Some time back, my sister in law made the observation to her brother - my husband that he had brought disrespect to the family by marrying a divorcee. That to me is the parallel of the Canadian Parliamentarian’s expression of opinion. Our sister in law who was referring to her Vaddukoddai relatives as family was sponsored by us to Australia. Therefore that marriage has worked for her. Instead of being grateful to that marriage and the way we merged her system with ours to support her – she was inappropriately using her credit with her Vaddukottai relatives to demote us – so she could use us. This kind of approach is taken by many Westerns in relation to Sri Lanka. They are all reacting to Sri Lanka keeping foreigners ‘out’. They are not responding as per their investment in common governance. Hence the remarks about the treatment of Chief Justice by the Sri Lankan Government is as per the Western relatives and not as per Sri Lanka’s system.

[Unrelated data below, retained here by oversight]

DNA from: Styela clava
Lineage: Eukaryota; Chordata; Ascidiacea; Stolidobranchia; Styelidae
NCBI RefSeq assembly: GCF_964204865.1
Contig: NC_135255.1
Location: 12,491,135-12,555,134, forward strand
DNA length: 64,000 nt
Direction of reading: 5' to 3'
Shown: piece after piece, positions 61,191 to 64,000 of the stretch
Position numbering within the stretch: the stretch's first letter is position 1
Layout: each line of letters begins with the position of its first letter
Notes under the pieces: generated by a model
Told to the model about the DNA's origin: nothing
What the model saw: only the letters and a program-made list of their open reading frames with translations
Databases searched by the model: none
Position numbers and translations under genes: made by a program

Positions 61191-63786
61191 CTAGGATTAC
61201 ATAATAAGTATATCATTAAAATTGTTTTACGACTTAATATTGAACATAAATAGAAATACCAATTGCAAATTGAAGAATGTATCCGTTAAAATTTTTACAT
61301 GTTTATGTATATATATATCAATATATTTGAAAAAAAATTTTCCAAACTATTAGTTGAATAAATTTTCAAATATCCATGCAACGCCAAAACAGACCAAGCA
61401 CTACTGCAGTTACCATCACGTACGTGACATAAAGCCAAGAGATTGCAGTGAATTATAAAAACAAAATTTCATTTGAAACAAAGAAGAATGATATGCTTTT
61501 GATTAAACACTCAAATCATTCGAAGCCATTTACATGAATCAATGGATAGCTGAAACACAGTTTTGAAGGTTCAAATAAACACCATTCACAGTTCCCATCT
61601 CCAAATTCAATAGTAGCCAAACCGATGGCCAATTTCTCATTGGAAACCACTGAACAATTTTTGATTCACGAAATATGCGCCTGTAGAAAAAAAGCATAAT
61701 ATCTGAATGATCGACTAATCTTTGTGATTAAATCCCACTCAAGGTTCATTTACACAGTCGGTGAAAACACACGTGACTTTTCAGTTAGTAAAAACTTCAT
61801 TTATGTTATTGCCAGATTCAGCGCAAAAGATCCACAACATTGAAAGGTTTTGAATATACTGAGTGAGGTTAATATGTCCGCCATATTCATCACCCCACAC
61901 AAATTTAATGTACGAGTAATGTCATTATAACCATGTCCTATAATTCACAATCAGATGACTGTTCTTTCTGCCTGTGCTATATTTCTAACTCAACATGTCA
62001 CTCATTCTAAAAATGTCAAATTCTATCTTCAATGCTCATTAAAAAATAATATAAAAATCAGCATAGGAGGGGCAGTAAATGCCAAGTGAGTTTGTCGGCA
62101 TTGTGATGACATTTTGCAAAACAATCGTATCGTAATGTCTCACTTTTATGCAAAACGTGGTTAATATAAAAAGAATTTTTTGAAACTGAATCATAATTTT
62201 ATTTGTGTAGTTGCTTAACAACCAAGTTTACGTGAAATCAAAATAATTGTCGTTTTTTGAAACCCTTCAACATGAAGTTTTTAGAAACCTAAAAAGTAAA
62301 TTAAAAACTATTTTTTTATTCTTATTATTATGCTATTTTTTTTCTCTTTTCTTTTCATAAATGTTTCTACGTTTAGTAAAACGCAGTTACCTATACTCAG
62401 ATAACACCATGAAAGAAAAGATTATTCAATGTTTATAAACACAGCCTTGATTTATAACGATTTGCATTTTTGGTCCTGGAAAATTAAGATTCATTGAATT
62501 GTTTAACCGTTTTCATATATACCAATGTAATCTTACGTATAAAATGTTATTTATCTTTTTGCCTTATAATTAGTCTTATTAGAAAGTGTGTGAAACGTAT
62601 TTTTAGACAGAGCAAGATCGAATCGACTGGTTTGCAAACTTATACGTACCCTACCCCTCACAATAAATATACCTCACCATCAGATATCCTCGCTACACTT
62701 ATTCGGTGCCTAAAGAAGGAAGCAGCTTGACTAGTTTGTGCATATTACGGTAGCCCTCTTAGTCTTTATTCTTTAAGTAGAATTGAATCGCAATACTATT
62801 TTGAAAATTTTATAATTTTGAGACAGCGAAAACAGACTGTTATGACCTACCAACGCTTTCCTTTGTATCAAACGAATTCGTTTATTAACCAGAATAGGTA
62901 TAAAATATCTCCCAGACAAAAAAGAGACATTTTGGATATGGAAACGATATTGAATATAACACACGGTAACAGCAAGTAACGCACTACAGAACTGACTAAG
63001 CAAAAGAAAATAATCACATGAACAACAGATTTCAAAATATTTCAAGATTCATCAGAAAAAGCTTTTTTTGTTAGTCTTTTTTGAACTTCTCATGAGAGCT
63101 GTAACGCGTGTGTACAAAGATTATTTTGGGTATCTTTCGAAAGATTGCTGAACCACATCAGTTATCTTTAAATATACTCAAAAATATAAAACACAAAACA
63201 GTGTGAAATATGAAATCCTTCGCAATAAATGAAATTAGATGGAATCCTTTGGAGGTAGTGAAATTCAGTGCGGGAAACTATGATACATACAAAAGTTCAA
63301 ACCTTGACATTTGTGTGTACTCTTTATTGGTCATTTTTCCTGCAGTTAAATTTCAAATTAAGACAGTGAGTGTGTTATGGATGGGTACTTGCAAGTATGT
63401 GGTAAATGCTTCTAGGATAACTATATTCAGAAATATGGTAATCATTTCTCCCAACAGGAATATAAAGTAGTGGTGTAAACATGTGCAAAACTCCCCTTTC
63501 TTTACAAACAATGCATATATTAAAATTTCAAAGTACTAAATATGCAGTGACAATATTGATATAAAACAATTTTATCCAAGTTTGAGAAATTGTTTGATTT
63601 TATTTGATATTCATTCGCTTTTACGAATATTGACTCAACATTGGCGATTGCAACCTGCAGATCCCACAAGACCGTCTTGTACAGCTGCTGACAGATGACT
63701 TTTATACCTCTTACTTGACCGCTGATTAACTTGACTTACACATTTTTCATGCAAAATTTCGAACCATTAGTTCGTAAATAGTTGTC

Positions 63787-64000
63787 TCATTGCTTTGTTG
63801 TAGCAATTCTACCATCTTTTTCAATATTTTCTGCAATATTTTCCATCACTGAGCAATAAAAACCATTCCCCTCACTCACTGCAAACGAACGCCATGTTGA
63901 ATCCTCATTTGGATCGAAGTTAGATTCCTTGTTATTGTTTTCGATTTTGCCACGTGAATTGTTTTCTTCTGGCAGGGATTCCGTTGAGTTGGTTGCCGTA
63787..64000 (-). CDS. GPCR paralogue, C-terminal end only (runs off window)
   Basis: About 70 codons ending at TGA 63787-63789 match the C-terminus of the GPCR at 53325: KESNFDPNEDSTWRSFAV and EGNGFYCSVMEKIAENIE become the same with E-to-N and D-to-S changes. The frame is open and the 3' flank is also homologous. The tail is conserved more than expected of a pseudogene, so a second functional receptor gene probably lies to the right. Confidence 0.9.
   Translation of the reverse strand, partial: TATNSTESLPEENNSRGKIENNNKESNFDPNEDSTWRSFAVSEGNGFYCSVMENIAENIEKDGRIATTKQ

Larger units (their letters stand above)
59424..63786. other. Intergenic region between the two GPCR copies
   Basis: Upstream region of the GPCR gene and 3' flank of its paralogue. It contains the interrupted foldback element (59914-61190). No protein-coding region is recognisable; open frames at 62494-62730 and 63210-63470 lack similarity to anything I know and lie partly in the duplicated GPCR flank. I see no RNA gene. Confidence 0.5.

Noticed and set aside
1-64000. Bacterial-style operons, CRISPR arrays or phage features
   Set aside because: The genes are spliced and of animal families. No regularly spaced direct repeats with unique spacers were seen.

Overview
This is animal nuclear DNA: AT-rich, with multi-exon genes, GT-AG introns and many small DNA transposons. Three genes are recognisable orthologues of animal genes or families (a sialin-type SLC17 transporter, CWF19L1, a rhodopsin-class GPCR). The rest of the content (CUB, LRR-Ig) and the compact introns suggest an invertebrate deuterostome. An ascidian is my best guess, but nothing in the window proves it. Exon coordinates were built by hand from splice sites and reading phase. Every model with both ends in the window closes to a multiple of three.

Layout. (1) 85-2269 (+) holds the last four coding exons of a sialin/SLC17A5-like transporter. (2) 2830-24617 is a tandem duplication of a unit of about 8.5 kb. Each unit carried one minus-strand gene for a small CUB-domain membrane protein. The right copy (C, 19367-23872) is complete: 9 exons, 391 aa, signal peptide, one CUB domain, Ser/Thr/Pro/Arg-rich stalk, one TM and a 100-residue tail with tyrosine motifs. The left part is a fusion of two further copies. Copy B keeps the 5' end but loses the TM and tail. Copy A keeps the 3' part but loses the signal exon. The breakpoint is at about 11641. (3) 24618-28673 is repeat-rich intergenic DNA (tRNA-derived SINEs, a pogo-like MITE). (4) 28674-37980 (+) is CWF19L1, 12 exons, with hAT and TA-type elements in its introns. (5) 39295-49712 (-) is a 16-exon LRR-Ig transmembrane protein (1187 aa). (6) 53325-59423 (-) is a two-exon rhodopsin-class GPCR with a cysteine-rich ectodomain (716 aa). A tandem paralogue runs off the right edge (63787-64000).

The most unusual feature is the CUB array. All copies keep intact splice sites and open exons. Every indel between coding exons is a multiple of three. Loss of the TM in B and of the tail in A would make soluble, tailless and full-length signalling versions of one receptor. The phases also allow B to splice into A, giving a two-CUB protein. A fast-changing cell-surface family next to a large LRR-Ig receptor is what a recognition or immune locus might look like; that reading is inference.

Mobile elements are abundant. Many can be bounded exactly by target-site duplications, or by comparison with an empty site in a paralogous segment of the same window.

My response to my Sister in law – was / is that we have worked our marriage and through that marriage developed a strong and healthy family system which would support not only the next generation but many generations to come. It was because we used our Truth after I had practiced the Northern Sri Lankan system with faith – that I was able to comfortably use the Australian system of marriage – culturally as well as legally. Not so my sister in law who – like the Canadian Parliamentarian was living in her old culture while deriving benefits from Australian system. The Canadian Parliamentarian was using Sri Lankan minds which represent high level resource in this issue of separation of powers.
In countries like Sri Lanka – use of discretionary powers begins at lower levels than in Western countries with stronger administrative structures. If the outcome is acceptable to majority in that environment – it works for them and those outcomes are the foundation of tomorrows common principles and laws. The reality in Sri Lanka – including in Northern Sri Lanka is that there are no reliable administrative system and one who uses common principles – including the doctrine of separation of powers would feel isolated from a community that lives through its realities and physical possession. Provisional Councils do not have the structures to support a system driven by Common Principles and Laws. Most of the time – people who live in harmony are driven by real outcomes produced without opposition. It is not the best way but is a good start.
Today’s Truth (experienced) is the foundation of tomorrow’s common principles. Any nation that respects and upholds this – would enjoy inner peace.